And with Stormhold and its PvP counterpart, Daybreak has added yet another gameplay wrinkle to EQII’s ever-expanding list. This particular wrinkle isn’t for me, aside from the squees to be had on the Far Journey and the Isle of Refuge, but more options are always better than fewer.

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Barachiel
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Barachiel

I really try to get into EQ2, but dear GOD the graphics are terrible.  I try not to let that get to me, as I still enjoy the original Deus Ex and System Shock 2, but there’s just something about the combination of terrible animations, low-res charcters, and flat-feeling landscapes that just make me give up after a few days.  

Which is a shame because I REALLY want to like this game.

CazCore
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CazCore

Midgetsnowman CazCore CharcoalCrow jefreahard it was a vacuous question.  but it seems like even you modern “gamers” should be able to realize that adding numbers onto your character sheet and seeing new virtual items in your inventory is not gameplay.  i play for gameplay.  not for virtual work, in order to get a virtual paycheck.

noizmchn
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noizmchn

jefreahard noizmchn I’m going to agree to disagree :)  I’m sure that is simply preference.

I do agree with your previous comment “All I really want out of this genre is a 3-D tabletop experience.”

jefreahard
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jefreahard

noizmchn Sorry, but no. MMOs are virtual worlds. Their breadth and depth in terms of facilitating different playstyles and gameplay experiences is what separates them from all other genres. 

Regardless of whether or not you personally expect MMORPGs to have something other than a progression grind, multiple titles have done so and therefore it’s not an unreasonable expectation. 

Perhaps you missed those games and so your expectation of MMORPG gameplay begins and ends with a progression grind. But I can simply turn your argument around and say that it’s you who are playing the wrong genre if the progression grind is all you understand or desire.

Limiting MMORPGs to one class of player is, well, limiting. And silly.

noizmchn
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noizmchn

jefreahard Midgetsnowman What you describe is the difference between an MMO RPG and an MMO AG – which are two entirely different games.  However one should not be playing one and expecting the other.  I do not go to the Call of Duty/Uncharted/Assassin’s Creed forums and complain that there “is no character progression” or that “an encumbrance system is what is needed” because I never expected there to be one.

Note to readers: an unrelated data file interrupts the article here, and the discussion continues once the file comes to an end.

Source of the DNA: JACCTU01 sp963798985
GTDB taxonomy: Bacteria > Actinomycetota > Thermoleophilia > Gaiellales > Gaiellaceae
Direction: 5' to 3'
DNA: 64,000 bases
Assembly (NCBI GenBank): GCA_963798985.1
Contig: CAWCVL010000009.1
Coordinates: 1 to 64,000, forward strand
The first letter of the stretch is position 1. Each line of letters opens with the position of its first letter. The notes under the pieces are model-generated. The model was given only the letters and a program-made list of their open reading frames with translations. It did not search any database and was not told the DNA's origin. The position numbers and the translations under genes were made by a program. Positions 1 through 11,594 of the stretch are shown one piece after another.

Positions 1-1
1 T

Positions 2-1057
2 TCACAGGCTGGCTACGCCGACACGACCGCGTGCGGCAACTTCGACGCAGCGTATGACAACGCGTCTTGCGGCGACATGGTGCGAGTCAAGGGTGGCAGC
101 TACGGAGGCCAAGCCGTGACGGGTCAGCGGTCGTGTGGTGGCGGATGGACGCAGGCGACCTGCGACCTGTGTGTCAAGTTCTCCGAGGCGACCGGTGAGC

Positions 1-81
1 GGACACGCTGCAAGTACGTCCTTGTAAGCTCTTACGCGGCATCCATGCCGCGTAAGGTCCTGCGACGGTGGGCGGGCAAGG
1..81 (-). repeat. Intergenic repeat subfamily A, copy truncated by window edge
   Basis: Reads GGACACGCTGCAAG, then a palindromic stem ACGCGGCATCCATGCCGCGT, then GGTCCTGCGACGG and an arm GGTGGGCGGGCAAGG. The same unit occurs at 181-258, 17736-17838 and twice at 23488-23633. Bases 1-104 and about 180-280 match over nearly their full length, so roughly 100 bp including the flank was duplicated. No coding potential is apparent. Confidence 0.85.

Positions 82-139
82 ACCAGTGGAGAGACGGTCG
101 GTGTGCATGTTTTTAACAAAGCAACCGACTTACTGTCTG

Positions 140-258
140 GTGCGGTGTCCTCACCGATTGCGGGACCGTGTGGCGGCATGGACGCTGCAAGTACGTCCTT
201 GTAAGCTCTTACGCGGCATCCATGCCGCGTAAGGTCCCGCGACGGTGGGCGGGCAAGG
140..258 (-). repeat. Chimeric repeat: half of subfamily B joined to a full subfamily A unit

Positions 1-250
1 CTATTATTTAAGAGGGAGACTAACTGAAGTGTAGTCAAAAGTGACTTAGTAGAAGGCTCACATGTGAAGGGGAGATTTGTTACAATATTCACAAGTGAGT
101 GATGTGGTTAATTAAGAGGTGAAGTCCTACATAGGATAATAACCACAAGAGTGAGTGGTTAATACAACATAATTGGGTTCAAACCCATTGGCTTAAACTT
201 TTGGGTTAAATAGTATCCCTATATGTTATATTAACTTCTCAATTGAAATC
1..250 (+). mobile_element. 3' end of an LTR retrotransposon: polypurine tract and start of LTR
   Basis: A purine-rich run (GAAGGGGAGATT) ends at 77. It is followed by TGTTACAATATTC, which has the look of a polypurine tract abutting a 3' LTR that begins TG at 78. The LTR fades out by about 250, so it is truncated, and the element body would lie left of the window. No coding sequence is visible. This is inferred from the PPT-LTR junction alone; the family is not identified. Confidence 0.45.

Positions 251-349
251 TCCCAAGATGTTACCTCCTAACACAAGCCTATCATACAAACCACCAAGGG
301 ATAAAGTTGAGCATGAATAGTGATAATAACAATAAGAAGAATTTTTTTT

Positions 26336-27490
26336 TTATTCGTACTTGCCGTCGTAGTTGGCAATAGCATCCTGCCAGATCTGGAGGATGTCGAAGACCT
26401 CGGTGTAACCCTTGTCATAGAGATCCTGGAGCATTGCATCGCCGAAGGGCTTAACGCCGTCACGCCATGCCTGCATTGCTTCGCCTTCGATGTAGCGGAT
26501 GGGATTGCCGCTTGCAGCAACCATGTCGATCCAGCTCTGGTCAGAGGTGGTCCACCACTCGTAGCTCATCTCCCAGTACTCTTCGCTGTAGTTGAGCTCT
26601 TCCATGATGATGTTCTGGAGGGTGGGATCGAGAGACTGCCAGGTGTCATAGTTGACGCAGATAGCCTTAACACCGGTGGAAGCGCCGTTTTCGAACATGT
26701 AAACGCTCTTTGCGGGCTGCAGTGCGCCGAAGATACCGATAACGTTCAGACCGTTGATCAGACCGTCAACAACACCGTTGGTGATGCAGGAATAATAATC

Complaining that RPG progression is a “soul-sucking grind that you have to endure before you get to the actual fun part of the game” – well perhaps you’re playing the wrong game.  I mean that in the friendliest way possible and not trying to sound snarky.

jefreahard
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jefreahard

Midgetsnowman Replace them with toolsets. It’s been done before, most notably in UO and SWG as I mentioned above.

Personally I play to do the things that I can’t do otherwise, like fly a spaceship or fling a fireball. I don’t need to grind levels/skills/money in an MMORPG because I do that 14 hours a day in meatspace.

Look at single player action games like Uncharted or Assassin’s Creed (prior to Unity, which implemented levels and grinding). There’s no progression in those games, you simply play the game because it’s fun to scale medieval buildings and stab bad guys and/or because you enjoy the story. There’s no soul-sucking progression grind that you have to endure before you get to the actual fun part of the game because it’s fun from start to finish.

I’m not putting down people who like to grind in MMOs, different strokes or whatever. But to me it’s both a waste of my valuable free time and a waste of the virtual world potential inherent in MMOs. Most developers are married to progression grinding because they’re afraid that no one would play MMOs without the skinner box psychology tricks and the fake reward stimuli. And that’s probably true, because in terms of actual moment to moment gameplay, most MMOs are the opposite of fun.

Radfist
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Radfist

Rozyn I left the main servers years ago after they ruined itemisation and had multiple difficulty options for every single instance. I have no intention of returning, and I will leave again if the vote passes to progress the TLE servers past TSO.
I don’t even think the main servers are repairable at this stage, short of a massive balance and itemisation overhaul / regression (which I don’t think they have the staff remaining to undertake).

Radfist
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Radfist

Midgetsnowman Denice J Cook Jef likes PvP.

Radfist
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Radfist

The point of the TLE servers for me is because the game took a massive nosedive after TSO and I don’t think it can ever recover. I stuck around for 3 expansions afterwards, but mostly just as a chat lobby for my EQ2 friends.  If they lock the game at TSO at the latest I would stay in that server forever.
Some people hung onto the game because something was better than nothing, but what remains of the normal servers are now ghost towns because most players felt that the older expansions are just better.  All my old guildies who quit the game due to the quality nosedive have returned to the TLE servers, but I know we would all leave again if Sentinels Fate gets unlocked.
Sometimes it isn’t rose tinted glasses, its just how it is.

Midgetsnowman
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Midgetsnowman

CazCore Midgetsnowman CharcoalCrow jefreahard Thats a rather vacuous description. Fun depends on what you find fun.